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Stamp Of Intolerance …That Reps’ Show Of Shame

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When, in one of his works, The Devil’s Dictionary, 1906, the famous romanticist and fiery American writer, Ambrose (Gwineth) Bierce, 1842-1914 described politics: “as a strife of interests masquerading as a contest of principles: The conduct of public affairs for private advantage,” I thought it was an unfair generalisation. There should be me thought a few whose sojourn into politics may not entirely be driven by personal desires and appetites, Nigeria inclusive.
But politics, especially in the past few months has eroded my confidence that there indeed could be sourced herefrom reasonable numbers that form an aberration to the rule. It is even most painful that those the populace depend upon to make the marked difference in civilised  culture and defence of democratic ethos have themselves become not only the problem, but indeed soldiers in battle to kill democracy.
Last Tuesday, Nigerians watched with disbelief, shame and disappointment, as a near-repeat of the war on the floor of the Rivers State House of Assembly was re-enacted when, supposed Honourable members of the House of Representatives shamefully dramatised their stamp of intolerance over an issue as minor as a visit of the leadership of the new faction of the ruling Peoples’ Democratic Party, along with seven state governors. The delegation was guest of the PDP caucus in the House, to which it hoped to discuss some lingering grievances.
What followed afterwards was shameful. Live on National Television, Honourable members who should demonstrate the highest level of civility, tolerance, respect for laws, and indeed political patience were seen shoving, jabbing and threatening fire and brimstones in the most foul of languages.
Coming at a time Nigeria seems to be facing some of the biggest threats to her own democracy, when, there seems no single common-ground for any honest national discurse without witnessing the dull colours which 2015 now represents, and above all when, the economy is begging for timely address and attention, the House showed lack of statesmanship.
No doubt, an expression of the larger political picture driven by individual greed and aspirations, the political class seems bent, not just on self-destruct but also to ensure that Nigeria is made utterly ungovernable. Is this what democracy is all about? By constantly heating-up the polity and creating artificial insecurity that presents Nigeria as the worst government on earth?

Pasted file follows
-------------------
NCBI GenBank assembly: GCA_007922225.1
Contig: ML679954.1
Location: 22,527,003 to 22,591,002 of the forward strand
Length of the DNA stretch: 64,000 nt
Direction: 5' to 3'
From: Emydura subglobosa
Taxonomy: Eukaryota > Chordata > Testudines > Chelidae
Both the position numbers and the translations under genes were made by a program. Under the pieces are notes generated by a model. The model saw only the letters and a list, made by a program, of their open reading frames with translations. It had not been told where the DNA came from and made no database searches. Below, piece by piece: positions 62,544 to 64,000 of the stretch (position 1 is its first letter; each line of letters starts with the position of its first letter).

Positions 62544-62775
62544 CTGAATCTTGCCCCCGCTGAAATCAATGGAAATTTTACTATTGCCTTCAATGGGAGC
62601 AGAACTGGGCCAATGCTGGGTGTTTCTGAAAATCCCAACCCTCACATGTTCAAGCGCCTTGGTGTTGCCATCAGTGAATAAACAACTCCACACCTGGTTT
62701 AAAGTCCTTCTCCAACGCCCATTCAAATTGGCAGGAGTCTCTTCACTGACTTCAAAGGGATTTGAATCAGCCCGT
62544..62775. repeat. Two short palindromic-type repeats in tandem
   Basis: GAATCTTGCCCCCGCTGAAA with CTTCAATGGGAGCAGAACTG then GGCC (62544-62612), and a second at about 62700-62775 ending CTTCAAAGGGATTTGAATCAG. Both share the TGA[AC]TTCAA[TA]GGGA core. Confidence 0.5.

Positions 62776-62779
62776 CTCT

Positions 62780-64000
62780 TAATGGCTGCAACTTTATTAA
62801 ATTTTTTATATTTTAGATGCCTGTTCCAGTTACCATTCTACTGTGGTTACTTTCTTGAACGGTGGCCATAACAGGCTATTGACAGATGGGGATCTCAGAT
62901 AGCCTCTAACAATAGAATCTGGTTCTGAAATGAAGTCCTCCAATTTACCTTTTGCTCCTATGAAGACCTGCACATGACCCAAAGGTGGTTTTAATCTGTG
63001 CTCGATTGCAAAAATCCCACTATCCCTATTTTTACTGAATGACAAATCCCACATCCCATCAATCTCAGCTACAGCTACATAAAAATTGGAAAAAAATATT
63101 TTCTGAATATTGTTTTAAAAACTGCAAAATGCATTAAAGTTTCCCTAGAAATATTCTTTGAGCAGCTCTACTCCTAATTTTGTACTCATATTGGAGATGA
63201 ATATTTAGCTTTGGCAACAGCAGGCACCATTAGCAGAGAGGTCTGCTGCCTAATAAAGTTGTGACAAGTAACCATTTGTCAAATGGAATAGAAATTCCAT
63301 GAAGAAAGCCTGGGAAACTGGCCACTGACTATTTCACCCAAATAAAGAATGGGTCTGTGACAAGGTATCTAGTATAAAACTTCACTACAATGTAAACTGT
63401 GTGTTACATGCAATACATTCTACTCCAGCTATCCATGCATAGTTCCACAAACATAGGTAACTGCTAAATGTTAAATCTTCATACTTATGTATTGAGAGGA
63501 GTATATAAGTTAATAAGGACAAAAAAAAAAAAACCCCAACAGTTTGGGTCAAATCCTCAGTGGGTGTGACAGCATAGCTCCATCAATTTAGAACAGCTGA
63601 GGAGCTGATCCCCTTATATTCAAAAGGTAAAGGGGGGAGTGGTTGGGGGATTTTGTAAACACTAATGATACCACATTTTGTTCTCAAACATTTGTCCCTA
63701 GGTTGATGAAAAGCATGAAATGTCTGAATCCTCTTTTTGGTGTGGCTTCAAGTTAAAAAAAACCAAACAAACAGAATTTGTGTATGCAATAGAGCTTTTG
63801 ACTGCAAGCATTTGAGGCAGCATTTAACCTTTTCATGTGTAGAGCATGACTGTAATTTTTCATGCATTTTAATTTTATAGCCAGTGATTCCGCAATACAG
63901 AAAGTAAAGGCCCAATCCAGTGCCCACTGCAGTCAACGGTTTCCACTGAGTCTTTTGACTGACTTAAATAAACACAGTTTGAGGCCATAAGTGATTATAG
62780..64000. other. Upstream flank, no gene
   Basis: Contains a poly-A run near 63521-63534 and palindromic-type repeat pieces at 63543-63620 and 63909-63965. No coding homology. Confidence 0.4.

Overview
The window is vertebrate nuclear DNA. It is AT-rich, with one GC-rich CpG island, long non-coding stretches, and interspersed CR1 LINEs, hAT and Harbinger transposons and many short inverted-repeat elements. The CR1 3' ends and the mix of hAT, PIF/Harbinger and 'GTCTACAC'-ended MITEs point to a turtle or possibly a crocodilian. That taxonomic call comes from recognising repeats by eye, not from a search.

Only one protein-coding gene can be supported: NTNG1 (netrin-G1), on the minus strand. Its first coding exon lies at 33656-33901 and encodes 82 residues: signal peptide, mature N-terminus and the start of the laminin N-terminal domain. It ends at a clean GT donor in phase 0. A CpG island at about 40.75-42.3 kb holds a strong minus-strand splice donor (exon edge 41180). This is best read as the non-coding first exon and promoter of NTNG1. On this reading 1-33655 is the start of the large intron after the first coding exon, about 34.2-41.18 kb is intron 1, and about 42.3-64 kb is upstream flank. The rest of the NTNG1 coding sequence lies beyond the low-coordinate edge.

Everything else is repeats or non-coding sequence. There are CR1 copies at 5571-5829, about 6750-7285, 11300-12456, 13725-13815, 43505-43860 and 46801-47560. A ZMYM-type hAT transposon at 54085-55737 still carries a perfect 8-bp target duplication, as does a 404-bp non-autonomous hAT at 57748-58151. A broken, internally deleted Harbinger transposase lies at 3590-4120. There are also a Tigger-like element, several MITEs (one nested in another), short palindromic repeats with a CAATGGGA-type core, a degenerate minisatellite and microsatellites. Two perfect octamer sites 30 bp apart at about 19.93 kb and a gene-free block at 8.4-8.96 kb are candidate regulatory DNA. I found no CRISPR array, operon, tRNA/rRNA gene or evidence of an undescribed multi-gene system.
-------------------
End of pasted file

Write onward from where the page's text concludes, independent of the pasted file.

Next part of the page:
Virtually, no day passes without one form of betrayal, conspiracy, threats, alarms, media wars or violent exchanges among members of the political class. And without much exception, almost all carry on with such impunity that aptly questions the politicians’ respect for the rule of law.
And because most of their actions are driven by personal ambitions and greed’ they are resolute on making reconciliation impossible. Strangely, these are elected representatives of the people depended upon to make real meaning out of the 14 years of unbroken democratic experience, by investing all their time and energy articulating, planning and implementing programmes that frontally address state and national issues, barely two years into their four-year tenure.
Unemployment is at all-time high. Rivers State Governor Rotimi Amaechi was recently quoted as saying that it was 70 percent while Finance Minister, Okonjo-Iweala insists it was 68%. These are worrisome figures for a country that has made fortunes out of oil and gas: University education has remained stalled on account of a lingering industrial dispute between the Federal Government and ASUU. The impasse should worry the National Assembly because in a dispute of the kind, a third party intervention could be meaningful.
But no, Honourable members are busy playing politics, grandstanding and posturing to secure their seats or get bigger stools. They are not worried that the projected two million barrels per day oil production upon which the 2013 budget was based had been virtually impossible on account of fall in production actuated by trans-national oil theft, pipeline vandalism and indeed frequent attacks on oil facilities.
What of the threat which Boko Haram has posed to the Nigerian nation for years now? On near daily basis, fellow Nigerians in uniform are battling terrorists, many of them paying the supreme sacrifice for a united Nigeria yet the same political class, responsible for the violent monster in the land, seems unrepentant. Rather than form proactive synergy in tackling the burning security concerns through good laws, votes for proper funding and indeed addressing the people’s basic needs that often fuel militancy, elected representatives see bigger priorities in playing divisible politics.
To them, Nigeria can boil, bend or even break if their political desires are not met. The other day, even before the registration of what became the All Progressive Alliance (APC), one-time disgraced governor of old Kaduna State, Alhaji Balarabe Musa threatened that Nigeria would reverse to military rule should the APC not win the 2015 general elections. On his own account, if that fails, Nigeria would be made so ungovernable that everyone would either seek a hiding place or go their separate ways.
For his age and political pedigree as a failed politician, an ex-governor who, unable to demonstrate maturity in his dealings with the state’s legislature was impeached by members of the Assembly, the first and only Governor to be independently impeached by an Assembly, his goofs ought to be ignored.
But how can one explain the threats by former militant war-lord Asari Dokubo, that there would be bloodbath if President Goodluck Jonathan is denied the opportunity to seek re-election. What talk is that?